Philippines’ Top HR Blog

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How to plan employee growth trajectory

Opportunities for growth in a job are almost equally important as salary to employees, according to a Walters People survey. That means if you want to keep your best employees, you need to provide them with an employee growth trajectory that utilizes their skills and talents, and continues to challenge them.

If you want to attract and retain top talent, you have to invest in employee development. – Chad Halvorson

Luckily, Google’s Re:Work has put together a list of questions to go over with your best performers, in order to help you plan that growth trajectory based on input from your employees and company opportunities.

This guide will help managers have structured career conversations with their team members as they find out what an employee wants from the role, where they are now, and how to bridge that gap.

Get the employee growth trajectory tool here (as a PDF or shared Google Doc).

Below is a list of the questions from the tool, broken down into 4 sections; goals, reality, options, and execution (will). Run through these questions with your team members to get a clear, honest picture about where your team members want to be.

Goal: What do you want? Establish what the team member really wants to achieve with their career.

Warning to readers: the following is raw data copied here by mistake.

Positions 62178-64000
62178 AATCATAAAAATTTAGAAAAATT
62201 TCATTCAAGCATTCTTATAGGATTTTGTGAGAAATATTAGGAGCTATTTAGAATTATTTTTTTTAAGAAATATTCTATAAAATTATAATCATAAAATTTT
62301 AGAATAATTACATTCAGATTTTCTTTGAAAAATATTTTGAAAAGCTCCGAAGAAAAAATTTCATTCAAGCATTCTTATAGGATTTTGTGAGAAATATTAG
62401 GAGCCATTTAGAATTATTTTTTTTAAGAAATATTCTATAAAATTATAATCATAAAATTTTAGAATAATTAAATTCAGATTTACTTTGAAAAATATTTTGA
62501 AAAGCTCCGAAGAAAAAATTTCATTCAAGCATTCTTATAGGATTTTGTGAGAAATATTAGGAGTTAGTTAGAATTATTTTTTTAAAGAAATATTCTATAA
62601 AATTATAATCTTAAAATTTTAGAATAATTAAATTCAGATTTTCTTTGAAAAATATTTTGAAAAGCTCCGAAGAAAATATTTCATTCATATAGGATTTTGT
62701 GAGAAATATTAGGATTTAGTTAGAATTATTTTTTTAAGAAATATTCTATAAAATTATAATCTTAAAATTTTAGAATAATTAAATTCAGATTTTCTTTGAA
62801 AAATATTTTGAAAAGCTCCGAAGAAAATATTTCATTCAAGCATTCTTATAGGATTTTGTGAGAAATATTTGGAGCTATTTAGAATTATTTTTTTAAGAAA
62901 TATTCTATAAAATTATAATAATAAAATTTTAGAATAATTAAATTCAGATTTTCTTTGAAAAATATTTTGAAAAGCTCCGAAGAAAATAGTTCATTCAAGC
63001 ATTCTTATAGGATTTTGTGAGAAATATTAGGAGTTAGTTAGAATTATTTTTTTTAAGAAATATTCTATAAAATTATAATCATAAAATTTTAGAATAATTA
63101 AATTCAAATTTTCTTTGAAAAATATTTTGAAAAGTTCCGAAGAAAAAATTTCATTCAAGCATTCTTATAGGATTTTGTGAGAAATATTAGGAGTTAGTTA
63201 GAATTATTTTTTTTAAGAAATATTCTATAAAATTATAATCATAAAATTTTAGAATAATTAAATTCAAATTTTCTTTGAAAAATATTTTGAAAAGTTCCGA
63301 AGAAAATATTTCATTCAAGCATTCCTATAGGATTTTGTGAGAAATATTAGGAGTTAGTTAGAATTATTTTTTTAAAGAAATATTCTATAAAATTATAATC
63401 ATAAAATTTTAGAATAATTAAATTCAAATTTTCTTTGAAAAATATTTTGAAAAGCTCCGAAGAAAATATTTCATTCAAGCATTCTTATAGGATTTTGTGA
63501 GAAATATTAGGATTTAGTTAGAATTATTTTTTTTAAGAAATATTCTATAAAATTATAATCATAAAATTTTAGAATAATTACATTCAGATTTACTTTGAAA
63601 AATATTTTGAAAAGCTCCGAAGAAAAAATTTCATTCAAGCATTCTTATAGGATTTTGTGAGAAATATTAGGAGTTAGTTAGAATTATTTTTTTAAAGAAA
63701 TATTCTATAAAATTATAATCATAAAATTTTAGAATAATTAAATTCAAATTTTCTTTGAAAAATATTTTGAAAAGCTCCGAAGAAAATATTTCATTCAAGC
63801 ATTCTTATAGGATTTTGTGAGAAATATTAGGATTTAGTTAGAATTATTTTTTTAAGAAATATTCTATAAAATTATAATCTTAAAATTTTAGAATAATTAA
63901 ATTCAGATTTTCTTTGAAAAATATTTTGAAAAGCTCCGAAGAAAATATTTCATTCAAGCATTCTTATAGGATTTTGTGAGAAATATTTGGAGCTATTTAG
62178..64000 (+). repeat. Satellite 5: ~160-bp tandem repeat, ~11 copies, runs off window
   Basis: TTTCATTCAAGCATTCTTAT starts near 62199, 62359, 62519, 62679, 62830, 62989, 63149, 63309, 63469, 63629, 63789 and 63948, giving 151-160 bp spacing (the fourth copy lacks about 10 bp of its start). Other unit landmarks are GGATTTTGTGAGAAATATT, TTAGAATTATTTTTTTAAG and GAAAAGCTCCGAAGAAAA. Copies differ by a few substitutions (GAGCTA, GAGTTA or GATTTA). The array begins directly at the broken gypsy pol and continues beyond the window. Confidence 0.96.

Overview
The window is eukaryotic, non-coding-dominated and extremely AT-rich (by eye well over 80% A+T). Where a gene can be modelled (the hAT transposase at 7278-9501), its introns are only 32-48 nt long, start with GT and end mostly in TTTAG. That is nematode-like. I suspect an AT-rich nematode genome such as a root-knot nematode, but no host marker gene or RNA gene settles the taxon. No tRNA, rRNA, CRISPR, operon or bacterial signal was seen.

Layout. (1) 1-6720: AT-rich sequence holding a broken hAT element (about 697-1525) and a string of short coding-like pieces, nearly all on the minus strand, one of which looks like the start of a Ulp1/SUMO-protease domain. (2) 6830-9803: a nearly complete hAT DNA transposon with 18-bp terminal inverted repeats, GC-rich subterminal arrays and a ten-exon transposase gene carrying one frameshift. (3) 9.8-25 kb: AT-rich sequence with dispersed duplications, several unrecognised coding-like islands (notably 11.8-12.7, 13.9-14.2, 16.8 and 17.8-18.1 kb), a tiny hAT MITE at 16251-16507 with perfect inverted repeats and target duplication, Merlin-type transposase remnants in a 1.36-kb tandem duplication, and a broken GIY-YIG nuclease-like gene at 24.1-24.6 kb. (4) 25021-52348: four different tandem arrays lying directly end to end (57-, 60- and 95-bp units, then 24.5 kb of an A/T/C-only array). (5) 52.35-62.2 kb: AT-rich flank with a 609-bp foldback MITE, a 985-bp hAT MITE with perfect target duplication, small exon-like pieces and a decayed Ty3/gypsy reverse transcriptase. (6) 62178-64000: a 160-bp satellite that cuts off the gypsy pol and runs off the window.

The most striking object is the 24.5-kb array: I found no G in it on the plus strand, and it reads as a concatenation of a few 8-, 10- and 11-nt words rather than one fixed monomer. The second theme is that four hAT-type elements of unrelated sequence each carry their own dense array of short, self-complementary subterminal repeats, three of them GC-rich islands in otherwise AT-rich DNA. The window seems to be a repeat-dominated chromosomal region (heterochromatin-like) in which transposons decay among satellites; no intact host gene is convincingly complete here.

• Where do you see yourself in one, five, and ten years?
  • If money or your current skills weren’t an issue, what would be your dream role?
  • What are your interests, values, and motivations?

Reality: What’s happening now? Establish the team member’s understanding of their current role and skills.

  • What are the most rewarding or frustrating aspects of your current role?
  • Do you feel challenged or stretched in your current role? What would make it more challenging? What isn’t challenging you?
  • What feedback have you received from other people on your strengths and weaknesses?

Options: What could you do? Generate multiple options for closing the gap from goal to reality.

  • What can you do right now to further develop skills that would be useful in reaching that goal we talked about earlier?
  • What stretch assignments, big projects, or experiences could you pursue?
  • What networking or mentorship options are there?

Will: What will you do? Identify achievable steps to move from reality to goal.

  • What will you do? By when?
  • What resources would be useful? What skills will help you get there?
  • What advocacy would help? How can I or our team leader provide more support towards your development?

How have you planned employee growth in your company? What questions were most valuable to go over? Share in the comments below.